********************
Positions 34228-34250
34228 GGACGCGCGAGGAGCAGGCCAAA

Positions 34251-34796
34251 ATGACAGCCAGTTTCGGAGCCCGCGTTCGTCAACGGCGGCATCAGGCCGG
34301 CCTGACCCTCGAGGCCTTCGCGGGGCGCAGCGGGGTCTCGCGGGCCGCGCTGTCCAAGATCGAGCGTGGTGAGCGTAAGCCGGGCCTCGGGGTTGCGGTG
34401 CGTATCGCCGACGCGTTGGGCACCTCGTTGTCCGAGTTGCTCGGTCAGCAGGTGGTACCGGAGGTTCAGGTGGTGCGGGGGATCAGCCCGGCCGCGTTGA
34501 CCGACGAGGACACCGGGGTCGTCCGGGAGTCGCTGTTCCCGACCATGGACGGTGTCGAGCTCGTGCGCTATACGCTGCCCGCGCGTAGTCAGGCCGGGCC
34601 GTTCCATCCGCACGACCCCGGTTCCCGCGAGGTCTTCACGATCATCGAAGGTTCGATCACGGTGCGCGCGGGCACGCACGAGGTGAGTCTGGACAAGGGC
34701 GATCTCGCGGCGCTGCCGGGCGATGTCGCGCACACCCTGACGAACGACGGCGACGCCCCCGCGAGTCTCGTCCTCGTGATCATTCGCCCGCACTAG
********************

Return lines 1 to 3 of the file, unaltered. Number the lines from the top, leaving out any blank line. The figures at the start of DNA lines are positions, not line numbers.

Positions 34228-34250
34228 GGACGCGCGAGGAGCAGGCCAAA

Positions 34251-34796